Some accountants have said that politicization in the development and acceptance of generally accepted accounting principles (i.e., rule-making) is taking place. Some use the term “politicization” in a narrow sense to mean the influence by governmental agencies, particularly the Securities and Exchange Commission, on the development of generally accepted accounting principles. Others use it more broadly to mean the compromise that results when the bodies responsible for developing generally accepted accounting principles are pressured by interest groups (SEC, American Accounting Association, businesses through their various organizations, Institute of Management Accountants, financial analysts, bankers, lawyers, and so on).
a. The Committee on Accounting Procedure of the AICPA was established in the mid-to-late 1930s and functioned until 1959, at which time the Accounting Principles Board came into existence. In 1973, the Financial Accounting Standards Board was formed and the APB went out of existence. Do the reasons these groups were formed, their methods of operation while in existence, and the reasons for the demise of the first two indicate an increasing politicization (as the term is used in the broad sense) of accounting standard-setting? Explain your answer by indicating how the CAP, the APB, and the FASB operated or operate. Cite specific developments that tend to support your answer.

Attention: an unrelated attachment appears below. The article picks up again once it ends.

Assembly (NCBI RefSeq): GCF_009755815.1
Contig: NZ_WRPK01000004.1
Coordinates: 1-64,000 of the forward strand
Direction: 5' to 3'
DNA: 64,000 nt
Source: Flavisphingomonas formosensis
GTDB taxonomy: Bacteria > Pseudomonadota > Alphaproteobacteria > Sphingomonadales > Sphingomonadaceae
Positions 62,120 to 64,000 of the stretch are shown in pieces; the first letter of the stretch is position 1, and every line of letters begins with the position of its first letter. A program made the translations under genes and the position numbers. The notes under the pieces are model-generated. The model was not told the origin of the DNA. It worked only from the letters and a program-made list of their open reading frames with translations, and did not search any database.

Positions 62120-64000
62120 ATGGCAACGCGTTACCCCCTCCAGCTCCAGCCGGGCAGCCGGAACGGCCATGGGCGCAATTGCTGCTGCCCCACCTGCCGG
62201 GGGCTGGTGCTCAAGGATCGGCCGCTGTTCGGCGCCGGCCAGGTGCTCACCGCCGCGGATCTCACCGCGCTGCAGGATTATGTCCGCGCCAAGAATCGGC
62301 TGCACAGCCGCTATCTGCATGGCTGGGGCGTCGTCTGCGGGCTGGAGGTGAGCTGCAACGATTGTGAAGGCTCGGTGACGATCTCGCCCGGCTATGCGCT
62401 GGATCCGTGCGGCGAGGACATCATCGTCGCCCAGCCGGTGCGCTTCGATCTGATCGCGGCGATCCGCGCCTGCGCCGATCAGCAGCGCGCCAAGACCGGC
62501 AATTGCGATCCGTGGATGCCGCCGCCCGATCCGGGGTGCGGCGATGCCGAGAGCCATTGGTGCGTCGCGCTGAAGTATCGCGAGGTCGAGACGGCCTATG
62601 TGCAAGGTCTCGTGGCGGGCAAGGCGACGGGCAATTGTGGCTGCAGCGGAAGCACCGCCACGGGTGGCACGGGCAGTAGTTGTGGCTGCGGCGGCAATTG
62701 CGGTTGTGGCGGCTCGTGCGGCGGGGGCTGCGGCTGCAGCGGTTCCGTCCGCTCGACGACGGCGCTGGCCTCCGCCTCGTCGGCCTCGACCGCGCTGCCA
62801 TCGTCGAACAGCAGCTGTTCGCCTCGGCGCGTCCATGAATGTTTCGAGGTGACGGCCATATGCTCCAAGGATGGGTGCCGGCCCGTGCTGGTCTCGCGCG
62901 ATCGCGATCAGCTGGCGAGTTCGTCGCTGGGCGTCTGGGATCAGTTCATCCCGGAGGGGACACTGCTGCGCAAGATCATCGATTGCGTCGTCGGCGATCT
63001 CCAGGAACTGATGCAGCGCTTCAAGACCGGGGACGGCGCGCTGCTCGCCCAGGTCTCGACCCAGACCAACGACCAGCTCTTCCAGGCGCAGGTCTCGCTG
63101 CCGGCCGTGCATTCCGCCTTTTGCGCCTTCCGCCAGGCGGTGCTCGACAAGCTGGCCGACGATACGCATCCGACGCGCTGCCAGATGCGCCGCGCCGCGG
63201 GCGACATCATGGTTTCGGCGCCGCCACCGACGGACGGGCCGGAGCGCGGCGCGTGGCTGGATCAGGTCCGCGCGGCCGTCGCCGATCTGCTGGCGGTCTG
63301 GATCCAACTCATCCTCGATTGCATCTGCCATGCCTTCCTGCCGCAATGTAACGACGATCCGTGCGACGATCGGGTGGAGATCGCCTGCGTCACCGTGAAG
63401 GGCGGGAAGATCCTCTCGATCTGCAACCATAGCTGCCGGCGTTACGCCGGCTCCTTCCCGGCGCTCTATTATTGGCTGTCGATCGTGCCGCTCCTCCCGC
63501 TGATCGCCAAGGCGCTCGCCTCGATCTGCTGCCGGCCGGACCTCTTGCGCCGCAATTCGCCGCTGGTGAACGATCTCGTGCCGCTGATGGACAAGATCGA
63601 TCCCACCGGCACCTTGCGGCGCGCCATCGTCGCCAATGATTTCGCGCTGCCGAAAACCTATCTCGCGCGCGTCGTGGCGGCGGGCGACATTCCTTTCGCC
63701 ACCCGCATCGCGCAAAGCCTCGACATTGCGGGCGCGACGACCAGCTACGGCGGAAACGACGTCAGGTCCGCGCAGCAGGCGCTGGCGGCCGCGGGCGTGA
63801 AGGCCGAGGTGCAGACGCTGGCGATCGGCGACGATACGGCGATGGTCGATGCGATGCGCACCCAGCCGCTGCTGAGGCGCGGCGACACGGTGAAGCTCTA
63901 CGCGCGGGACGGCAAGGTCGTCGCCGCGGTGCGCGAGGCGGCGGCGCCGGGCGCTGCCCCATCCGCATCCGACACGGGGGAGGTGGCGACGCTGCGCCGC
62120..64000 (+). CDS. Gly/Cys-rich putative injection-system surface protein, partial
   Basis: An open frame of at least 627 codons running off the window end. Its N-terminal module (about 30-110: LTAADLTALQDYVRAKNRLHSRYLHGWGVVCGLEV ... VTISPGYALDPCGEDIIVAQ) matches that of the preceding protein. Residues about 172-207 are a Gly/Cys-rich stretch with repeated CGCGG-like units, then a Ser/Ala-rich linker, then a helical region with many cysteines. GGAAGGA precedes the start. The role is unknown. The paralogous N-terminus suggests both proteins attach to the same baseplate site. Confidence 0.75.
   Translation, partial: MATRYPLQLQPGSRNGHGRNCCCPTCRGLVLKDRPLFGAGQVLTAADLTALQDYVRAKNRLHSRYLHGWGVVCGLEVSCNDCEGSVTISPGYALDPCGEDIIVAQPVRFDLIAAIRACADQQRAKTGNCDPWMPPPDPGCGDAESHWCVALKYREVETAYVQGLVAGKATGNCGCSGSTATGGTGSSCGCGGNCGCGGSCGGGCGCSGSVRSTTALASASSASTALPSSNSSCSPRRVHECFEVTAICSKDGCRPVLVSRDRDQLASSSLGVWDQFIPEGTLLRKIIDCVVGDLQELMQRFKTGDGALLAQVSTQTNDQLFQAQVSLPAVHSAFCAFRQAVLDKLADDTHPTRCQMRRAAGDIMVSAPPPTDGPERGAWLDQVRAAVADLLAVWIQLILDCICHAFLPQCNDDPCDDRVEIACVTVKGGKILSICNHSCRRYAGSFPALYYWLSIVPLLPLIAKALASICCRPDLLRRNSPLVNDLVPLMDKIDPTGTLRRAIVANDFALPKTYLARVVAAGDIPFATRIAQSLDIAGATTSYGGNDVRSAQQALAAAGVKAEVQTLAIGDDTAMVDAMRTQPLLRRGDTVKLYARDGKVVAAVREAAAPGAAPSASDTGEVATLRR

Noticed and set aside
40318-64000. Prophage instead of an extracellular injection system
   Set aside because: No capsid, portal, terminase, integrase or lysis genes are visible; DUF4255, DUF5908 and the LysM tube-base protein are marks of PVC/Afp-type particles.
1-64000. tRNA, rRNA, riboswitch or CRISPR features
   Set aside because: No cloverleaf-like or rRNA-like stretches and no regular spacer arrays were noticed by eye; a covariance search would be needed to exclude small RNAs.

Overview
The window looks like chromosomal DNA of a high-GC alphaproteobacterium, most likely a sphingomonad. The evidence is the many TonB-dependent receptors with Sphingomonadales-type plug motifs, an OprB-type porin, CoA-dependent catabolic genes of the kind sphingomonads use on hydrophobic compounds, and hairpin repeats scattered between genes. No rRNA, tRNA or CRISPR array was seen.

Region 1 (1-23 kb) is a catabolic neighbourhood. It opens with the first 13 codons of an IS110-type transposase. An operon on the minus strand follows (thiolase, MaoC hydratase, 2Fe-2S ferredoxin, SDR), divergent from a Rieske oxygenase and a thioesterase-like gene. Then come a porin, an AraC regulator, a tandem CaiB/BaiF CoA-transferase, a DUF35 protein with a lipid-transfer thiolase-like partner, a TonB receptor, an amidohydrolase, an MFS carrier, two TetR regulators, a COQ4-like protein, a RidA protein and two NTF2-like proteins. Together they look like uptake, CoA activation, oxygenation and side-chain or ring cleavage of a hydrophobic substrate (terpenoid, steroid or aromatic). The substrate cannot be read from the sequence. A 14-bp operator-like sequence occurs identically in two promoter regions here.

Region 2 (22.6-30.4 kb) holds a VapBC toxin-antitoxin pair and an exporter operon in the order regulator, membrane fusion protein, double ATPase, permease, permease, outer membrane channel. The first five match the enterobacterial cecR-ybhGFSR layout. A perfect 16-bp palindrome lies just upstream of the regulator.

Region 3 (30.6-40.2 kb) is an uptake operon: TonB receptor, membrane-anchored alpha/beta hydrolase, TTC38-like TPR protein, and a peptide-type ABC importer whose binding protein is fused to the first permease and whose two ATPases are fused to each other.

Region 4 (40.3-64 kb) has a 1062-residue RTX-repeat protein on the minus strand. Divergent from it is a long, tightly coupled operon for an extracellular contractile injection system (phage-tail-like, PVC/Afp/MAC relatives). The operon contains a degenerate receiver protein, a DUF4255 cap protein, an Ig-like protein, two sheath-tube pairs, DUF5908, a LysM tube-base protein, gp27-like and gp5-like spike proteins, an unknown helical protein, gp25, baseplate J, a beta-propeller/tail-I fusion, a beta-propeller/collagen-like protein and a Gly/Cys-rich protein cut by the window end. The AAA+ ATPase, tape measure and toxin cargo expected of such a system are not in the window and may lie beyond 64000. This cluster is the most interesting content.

b. What arguments can be raised to support the “politicization” of accounting rule-making?
c. What arguments can be raised against the “politicization” of accounting rule-making?